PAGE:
Sunday, 24 August 2014

Jake Clemons @ Bridge Hotel, Rozelle/Sydney, Aug 23 2014

Sitting like a disheveled party crasher in the tony Sydney suburb of Rozelle, the Bridge Hotel is a throwback to the halcyon days of Aussie pub rock and bands like Cold Chisel, The Angels, Billy Thorpe, Skyhooks, Rose Tattoo, Mental As Anything, The Saints and a slew of others Americans proudly know nothing about. Tiled walls for easy cleaning, battered amenities, and toilets untouched since the '70s reminded me of every NYC bar I frequented as a bridge and tunnel youth. A place built to withstand Marshall amps stacked to the ceiling and bottles hurled in rock and roll rebellion. When Jake took the stage at 10:00 with an out-of-tune acoustic guitar ("Did you know weather affects tuning?" he asked with a smile, stalling for time) I wished he was surrounded with a full band ready to knock lead paint loose from the Bridge's bombproof walls.

Maybe next tour.

With his guitar tuned Jake kicked off a show that could be divided in two: Part One the first eight songs, all played with passion and flair and all burrowing deeper into Jake's emotions. Part Two began with a perfect -- PERFECT -- version of Springsteen's 'The Wrestler'. On Friday night Jake went to great lengths explaining the rarity of covering a song by the Boss (who in this case, of course, is HIS Boss) before serenading 'I'm On Fire' to a lucky lady pulled from the Basement crowd. No such fanfare proceeded 'The Wrestler'. He mumbled something about a cover and there it was ... a stunning version of a song written for the 2008 Mickey Rourke film of the same name. As 'I'm on Fire' had the night before, 'The Wrestler' segued into 'You're a Friend of Mine' with the precision of an Italian sports car changing gears.

And then Jake introduced the next song, 'A Fool in Love', thusly:
My name is Jake Clemons and I was blessed to have Clarence Clemons as my uncle.
For the kids out there ... THAT'S how you introduce a motherf*cking song.

Perhaps feeling sheepish about repeating stories he asked how many of us had seen multiple shows but it thankfully didn't dissuade him from detailing the song's origin. We were taken back to 2008 and a phone call Jake took from Clarence. Clarence asking Jake to be best man at his fifth wedding. Jake hedging, taking his role seriously and offering sound, future alimony-preventing advice. Finally, Clarence responding to Jake's reticence with the gory details of his first shattered heart.

After that, something cracked.

A rousing 'You Must Be Crazy' sent Jake into the audience and Brett Mayer played a keyboard solo that recalled mid-'70s Stevie Wonder before Jake & Co. launched into 'Two', their cover of the Ryan Adams song that's the centrepiece of every show. I wrote about its performance at the Basement but it demands recognition every night, as is encapsulates all that makes Jake such a unique performer: honesty, pain, healing and hope. Halfway through the boys slowed it down and Jake talked about being on tour in Dublin and receiving the horrible news. About flying home and spending Clarence's last week with him. Then Jake stopped talking. He wiped his eyes. And began to heal, again, before our eyes. During the song's sax solo Jake slipped in a few classic Clarence riffs, including the one from 'Dancing in the Dark'. He was celebrating his uncle's continued presence in his life -- which he said is stronger now that it ever was -- and so were we.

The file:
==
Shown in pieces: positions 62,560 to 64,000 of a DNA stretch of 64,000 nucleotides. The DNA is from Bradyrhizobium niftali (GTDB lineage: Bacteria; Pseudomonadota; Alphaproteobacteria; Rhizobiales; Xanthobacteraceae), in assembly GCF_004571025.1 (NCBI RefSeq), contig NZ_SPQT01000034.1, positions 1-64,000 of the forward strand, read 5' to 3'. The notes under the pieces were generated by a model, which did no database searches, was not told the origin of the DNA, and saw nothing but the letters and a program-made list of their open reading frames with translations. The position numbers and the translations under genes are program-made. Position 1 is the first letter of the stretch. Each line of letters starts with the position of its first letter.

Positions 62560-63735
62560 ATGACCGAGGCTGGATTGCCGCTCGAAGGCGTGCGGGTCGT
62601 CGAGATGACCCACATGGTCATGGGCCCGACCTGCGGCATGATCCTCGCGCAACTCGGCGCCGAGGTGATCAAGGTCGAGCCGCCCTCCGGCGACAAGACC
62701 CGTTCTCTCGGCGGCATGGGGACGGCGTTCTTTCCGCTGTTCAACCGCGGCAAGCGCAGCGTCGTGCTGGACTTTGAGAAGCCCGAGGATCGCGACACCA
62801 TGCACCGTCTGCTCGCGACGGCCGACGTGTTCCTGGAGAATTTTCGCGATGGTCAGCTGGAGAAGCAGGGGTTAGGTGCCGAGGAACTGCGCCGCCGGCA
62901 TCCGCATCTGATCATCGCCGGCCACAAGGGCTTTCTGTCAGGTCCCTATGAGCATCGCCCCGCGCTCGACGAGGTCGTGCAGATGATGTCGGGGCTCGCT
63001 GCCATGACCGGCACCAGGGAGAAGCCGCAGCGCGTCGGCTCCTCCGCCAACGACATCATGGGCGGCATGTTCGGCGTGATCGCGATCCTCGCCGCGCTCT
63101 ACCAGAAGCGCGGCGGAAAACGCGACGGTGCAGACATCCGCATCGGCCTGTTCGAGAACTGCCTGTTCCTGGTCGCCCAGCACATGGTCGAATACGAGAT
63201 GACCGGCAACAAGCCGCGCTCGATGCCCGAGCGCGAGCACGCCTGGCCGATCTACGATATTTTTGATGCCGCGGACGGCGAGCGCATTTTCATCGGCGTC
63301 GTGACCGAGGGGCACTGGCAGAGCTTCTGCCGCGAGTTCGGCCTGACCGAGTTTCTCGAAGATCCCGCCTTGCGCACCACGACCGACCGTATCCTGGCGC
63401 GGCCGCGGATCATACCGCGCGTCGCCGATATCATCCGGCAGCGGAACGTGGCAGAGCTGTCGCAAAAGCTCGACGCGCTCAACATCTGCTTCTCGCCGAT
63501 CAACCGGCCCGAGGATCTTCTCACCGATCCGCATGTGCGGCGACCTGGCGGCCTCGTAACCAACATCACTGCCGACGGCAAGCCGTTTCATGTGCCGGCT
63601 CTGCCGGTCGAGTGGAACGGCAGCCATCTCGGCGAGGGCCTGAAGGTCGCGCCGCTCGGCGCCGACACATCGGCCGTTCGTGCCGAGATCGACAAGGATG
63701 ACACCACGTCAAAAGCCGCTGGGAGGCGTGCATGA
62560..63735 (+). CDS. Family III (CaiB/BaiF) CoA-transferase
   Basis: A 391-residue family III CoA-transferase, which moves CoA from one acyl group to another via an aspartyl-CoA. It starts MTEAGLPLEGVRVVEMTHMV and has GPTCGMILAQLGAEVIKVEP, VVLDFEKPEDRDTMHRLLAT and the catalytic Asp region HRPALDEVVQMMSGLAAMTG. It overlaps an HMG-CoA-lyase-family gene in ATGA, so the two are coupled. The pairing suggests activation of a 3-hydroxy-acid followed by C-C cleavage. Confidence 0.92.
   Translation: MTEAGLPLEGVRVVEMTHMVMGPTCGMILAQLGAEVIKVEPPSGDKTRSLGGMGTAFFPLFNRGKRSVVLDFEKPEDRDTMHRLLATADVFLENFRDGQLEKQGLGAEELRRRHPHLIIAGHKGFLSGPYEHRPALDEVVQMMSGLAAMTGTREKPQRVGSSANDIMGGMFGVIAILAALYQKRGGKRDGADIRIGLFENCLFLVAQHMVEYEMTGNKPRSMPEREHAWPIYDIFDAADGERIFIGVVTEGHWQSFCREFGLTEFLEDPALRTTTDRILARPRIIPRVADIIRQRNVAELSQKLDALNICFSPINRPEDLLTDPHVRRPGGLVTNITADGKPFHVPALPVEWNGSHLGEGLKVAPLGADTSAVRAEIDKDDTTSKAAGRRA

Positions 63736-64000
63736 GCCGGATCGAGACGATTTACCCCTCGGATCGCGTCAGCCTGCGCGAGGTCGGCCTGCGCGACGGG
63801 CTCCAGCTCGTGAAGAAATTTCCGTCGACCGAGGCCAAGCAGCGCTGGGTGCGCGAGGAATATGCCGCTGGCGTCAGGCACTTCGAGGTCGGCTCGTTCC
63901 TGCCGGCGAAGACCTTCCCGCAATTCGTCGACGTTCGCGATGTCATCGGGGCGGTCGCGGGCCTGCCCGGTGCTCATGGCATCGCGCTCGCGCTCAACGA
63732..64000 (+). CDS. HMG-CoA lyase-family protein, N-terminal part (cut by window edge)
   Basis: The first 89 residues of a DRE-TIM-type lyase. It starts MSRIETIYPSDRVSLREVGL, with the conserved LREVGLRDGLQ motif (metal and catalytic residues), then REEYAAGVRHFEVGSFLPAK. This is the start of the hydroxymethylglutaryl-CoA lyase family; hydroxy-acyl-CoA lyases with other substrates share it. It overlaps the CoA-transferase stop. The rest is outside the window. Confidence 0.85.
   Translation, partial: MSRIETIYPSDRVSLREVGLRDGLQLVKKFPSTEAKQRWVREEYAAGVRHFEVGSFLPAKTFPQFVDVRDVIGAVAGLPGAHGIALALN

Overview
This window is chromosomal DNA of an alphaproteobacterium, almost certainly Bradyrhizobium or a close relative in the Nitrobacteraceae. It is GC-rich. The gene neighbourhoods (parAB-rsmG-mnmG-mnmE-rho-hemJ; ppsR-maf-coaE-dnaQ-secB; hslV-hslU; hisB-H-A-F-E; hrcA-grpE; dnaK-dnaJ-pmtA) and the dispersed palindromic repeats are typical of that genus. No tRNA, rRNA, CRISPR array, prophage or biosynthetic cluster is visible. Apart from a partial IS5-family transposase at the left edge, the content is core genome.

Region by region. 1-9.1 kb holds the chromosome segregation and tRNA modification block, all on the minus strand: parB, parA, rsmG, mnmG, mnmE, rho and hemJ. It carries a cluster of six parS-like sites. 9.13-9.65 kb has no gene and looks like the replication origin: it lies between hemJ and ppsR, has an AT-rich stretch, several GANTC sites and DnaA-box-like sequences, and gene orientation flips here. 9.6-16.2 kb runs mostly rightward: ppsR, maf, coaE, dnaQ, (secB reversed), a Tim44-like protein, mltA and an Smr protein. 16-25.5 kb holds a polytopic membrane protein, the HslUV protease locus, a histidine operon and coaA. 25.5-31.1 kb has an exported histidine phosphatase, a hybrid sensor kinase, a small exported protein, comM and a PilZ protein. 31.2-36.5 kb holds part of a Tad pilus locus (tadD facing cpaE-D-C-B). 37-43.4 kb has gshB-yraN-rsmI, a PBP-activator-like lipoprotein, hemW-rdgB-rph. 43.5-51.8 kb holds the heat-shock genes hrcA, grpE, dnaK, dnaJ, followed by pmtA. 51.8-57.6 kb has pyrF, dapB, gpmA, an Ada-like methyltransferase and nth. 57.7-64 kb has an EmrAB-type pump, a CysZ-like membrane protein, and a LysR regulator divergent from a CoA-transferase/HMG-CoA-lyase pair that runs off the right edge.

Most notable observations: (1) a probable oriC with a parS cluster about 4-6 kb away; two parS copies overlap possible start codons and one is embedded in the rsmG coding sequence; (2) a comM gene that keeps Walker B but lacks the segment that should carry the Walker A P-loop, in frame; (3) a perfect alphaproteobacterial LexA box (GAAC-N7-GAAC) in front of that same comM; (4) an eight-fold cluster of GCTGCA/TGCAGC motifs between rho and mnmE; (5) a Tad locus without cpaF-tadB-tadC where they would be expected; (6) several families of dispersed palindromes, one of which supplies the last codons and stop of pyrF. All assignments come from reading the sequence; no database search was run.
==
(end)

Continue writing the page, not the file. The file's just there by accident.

Final show of the Oz tour kicks off in a few hours in Cronulla at the Brass Monkey in Cronulla. 'Springsteen & Us' cohorts Mary and Piera have flown up from Melbourne to be there. Should be a bittersweet night.

Jordan Millar has been Jake's NSW opener. The young man wields a mean acoustic guitar. 

Unlike the stage at The Basement -- which was barely a foot off the floor -- the Bridge Hotel's loomed like a ship's bow over a table-dotted sea. Jake's already a taller-than-average musician; there were times he loomed over us like Godzilla over the Tokyo skyline. The raised stage also created moody and at times spooky lighting effects

Jake began his set with an acoustic song written "the last time I was here" that included mentions of the Australian Central Coast, New Zealand and the Cape of Good Horn in South Africa. It was a harbinger of the personal night that was to come. 

No matter the room or crowd it's a given that Jake Clemons will leave the stage and walk among his audience. I've yet to see him be unsuccessful at building a connection -- even with those who can't be bothered to turn their heads from the bloody stage when he's behind them ...  

Jake need only lunge for his saxophone to draw applause. During Friday night's show he blew so hard he looked ready to pass out. Last night's playing was more soulful, more connected to the emotion of each song.  

Jake once again asked the Gold Coast's Rachel Gilligan to accompany him on backing vox for a pair of acoustic songs. 

Can't write much about the look on Matt's face other than it was temporary. It couldn't have been a result of Brett Mayer's guitar playing. Could it? 

It feels voyeuristic to guess what was on Jake's mind last night but it was clear he was connecting with raw emotions that he couldn't help but share. His eyes welled up when recalling the passing of his magnificent uncle, and it's no exaggeration to say others did the same (a woman beside me was sobbing). 

Woke up this morning with the sax part of 'Song for Hope' looping through my brain. While the Bridge Hotel crowd at times fell dead silent, it responded to Jake's entreaties to stomp, clap and sing along. 

Jake busted a guitar string during 'Carry Me Through' so Matt hopped on stage and quickly tuned a replacement. Another sublime finale.

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